News Corp considers news organization devoted to iPad, other tablets
The Financial Times reported Friday that the company has not yet made a decision on the matter, but is expected to make a move this autumn. Officials with the company see such a venture as an opportunity to help News Corp. transition into the digital era for news.
If created, the news organization would have its own staff and be its own, entirely new entity.
"The ambitious undertaking under consideration would be another test of consumers' appetite to pay for news," the report said. "The momentum behind developing a tablet-centric product is driven by a belief that readers are willing to pay for portability. News Corp's early progress in selling subscriptions on the iPad has inspired the company to consider the new business."
In May, News Corp Chief Executive Rupert Murdoch revealed that his publication The Wall Street Journal had already gained more than 64,000 active iPad users. Then in June, he praised the device and the potential for it at the annual D: All Things Digital Conference.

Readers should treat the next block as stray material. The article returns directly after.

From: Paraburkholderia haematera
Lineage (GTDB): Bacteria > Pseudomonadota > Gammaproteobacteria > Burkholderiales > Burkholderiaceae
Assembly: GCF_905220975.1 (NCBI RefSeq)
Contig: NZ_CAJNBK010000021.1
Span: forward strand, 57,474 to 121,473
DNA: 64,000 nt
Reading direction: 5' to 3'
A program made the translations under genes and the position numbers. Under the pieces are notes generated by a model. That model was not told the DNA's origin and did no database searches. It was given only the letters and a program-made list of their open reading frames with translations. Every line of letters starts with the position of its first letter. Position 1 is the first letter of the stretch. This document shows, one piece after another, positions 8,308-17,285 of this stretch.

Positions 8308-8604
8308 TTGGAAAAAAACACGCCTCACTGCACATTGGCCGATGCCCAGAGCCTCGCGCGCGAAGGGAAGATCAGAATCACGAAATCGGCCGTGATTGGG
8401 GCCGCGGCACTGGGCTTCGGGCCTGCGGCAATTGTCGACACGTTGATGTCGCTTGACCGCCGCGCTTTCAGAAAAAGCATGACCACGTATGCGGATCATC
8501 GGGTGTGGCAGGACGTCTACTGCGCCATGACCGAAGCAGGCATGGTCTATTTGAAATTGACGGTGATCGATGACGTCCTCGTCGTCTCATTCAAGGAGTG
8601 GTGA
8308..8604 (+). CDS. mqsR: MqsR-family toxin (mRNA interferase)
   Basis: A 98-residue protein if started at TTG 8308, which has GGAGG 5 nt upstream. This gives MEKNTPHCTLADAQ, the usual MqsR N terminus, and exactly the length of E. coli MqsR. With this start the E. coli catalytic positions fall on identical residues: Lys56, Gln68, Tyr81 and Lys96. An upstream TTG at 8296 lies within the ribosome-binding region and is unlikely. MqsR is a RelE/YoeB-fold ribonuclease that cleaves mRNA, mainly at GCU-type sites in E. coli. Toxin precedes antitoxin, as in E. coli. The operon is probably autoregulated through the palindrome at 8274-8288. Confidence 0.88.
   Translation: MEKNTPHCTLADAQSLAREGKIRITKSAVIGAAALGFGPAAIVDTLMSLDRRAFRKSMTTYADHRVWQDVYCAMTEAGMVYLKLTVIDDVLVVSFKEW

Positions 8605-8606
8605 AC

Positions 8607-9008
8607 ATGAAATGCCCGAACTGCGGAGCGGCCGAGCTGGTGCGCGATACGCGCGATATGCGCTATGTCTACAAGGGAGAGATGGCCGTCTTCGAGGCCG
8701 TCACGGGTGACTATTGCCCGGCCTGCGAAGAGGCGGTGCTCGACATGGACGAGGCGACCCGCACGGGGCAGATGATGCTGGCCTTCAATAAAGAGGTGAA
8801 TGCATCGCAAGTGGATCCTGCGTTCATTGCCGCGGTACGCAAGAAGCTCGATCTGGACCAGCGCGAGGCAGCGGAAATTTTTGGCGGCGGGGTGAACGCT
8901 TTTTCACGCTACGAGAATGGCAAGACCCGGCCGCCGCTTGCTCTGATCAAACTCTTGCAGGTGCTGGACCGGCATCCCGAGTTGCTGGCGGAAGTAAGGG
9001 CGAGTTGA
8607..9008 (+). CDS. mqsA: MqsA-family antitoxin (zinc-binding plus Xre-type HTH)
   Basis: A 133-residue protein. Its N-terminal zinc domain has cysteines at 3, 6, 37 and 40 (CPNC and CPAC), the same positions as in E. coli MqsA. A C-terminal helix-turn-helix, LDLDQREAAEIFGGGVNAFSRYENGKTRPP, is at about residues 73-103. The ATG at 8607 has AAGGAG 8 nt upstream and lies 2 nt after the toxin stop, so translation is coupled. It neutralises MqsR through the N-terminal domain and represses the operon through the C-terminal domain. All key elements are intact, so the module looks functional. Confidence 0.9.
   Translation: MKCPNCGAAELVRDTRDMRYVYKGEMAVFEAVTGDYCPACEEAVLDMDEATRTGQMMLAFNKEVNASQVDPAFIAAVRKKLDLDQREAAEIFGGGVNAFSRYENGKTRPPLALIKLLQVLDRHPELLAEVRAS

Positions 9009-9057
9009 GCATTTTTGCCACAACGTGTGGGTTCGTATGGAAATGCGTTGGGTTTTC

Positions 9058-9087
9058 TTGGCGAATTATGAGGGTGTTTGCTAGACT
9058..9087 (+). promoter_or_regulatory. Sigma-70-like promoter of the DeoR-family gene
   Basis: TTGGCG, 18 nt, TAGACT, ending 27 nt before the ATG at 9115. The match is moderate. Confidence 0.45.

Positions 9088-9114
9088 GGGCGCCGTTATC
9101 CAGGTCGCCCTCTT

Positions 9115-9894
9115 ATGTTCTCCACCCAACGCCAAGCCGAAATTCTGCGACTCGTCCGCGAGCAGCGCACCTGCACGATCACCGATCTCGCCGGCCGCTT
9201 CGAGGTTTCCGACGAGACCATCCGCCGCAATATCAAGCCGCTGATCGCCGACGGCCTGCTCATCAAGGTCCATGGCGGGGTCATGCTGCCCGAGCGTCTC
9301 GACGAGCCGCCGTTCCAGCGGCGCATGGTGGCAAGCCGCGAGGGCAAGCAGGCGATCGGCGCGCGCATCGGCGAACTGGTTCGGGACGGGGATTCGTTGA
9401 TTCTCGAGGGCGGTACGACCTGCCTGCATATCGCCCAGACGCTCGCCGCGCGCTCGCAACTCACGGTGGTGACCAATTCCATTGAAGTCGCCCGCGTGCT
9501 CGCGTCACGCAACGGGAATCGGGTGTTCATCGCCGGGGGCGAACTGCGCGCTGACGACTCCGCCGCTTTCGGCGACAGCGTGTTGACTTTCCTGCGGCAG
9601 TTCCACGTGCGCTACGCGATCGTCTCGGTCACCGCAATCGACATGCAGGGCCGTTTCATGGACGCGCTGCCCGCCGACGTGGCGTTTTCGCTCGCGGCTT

In addition, this week the Journal began soliciting iPad users in the New York City metropolitan area, asking them to participate in group sessions in August to help improve their application available on the App Store.
"We are very interested in hearing about your experiences with the iPad, the Wall Street Journal app, and other news apps," Alan Murray, the paper's online executive editor said in an e-mail sent out on Wednesday and obtained by AppleInsider. Users selected for the study will receive $200 for their participation.
The Times said the efforts by News Corp. are viewed internally as "an honest attempt" at transforming journalism.
"If News Corp gives the green light to the tablet-centric news organisation plans, it will hire a new staff while borrowing fro the resources, but not the content, of its news assets, which include the New York Post and Down Jones," author Kenneth Li wrote. "The product would include coverage of news, entertainment, sports and politics."
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